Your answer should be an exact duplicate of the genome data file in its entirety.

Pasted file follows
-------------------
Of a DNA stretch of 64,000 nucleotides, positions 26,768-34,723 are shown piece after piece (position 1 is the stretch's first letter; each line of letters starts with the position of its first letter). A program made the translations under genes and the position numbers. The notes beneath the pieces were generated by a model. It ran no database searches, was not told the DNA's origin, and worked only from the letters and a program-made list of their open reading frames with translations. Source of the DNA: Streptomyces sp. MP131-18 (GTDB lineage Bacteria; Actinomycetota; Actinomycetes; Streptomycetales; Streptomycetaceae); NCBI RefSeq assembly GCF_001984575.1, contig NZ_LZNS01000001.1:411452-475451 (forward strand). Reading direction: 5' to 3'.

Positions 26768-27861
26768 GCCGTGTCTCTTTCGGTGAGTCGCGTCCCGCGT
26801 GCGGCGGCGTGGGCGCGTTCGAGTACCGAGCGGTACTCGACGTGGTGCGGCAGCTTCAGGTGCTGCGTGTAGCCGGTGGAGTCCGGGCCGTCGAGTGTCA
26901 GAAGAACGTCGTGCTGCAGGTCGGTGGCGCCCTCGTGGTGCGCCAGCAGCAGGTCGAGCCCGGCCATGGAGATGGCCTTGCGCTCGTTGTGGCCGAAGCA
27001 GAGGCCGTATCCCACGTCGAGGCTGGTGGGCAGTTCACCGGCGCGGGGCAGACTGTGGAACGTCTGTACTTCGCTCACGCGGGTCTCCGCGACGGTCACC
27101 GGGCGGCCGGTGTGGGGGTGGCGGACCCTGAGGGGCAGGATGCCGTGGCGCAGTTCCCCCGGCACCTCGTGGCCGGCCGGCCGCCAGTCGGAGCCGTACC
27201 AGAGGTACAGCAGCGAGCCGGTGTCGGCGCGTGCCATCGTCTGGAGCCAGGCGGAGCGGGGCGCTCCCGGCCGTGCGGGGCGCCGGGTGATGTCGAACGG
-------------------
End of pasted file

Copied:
Of a DNA stretch of 64,000 nucleotides, positions 26,768-34,723 are shown piece after piece (position 1 is the stretch's first letter; each line of letters starts with the position of its first letter). A program made the translations under genes and the position numbers. The notes beneath the pieces were generated by a model. It ran no database searches, was not told the DNA's origin, and worked only from the letters and a program-made list of their open reading frames with translations. Source of the DNA: Streptomyces sp. MP131-18 (GTDB lineage Bacteria; Actinomycetota; Actinomycetes; Streptomycetales; Streptomycetaceae); NCBI RefSeq assembly GCF_001984575.1, contig NZ_LZNS01000001.1:411452-475451 (forward strand). Reading direction: 5' to 3'.

Positions 26768-27861
26768 GCCGTGTCTCTTTCGGTGAGTCGCGTCCCGCGT
26801 GCGGCGGCGTGGGCGCGTTCGAGTACCGAGCGGTACTCGACGTGGTGCGGCAGCTTCAGGTGCTGCGTGTAGCCGGTGGAGTCCGGGCCGTCGAGTGTCA
26901 GAAGAACGTCGTGCTGCAGGTCGGTGGCGCCCTCGTGGTGCGCCAGCAGCAGGTCGAGCCCGGCCATGGAGATGGCCTTGCGCTCGTTGTGGCCGAAGCA
27001 GAGGCCGTATCCCACGTCGAGGCTGGTGGGCAGTTCACCGGCGCGGGGCAGACTGTGGAACGTCTGTACTTCGCTCACGCGGGTCTCCGCGACGGTCACC
27101 GGGCGGCCGGTGTGGGGGTGGCGGACCCTGAGGGGCAGGATGCCGTGGCGCAGTTCCCCCGGCACCTCGTGGCCGGCCGGCCGCCAGTCGGAGCCGTACC
27201 AGAGGTACAGCAGCGAGCCGGTGTCGGCGCGTGCCATCGTCTGGAGCCAGGCGGAGCGGGGCGCTCCCGGCCGTGCGGGGCGCCGGGTGATGTCGAACGG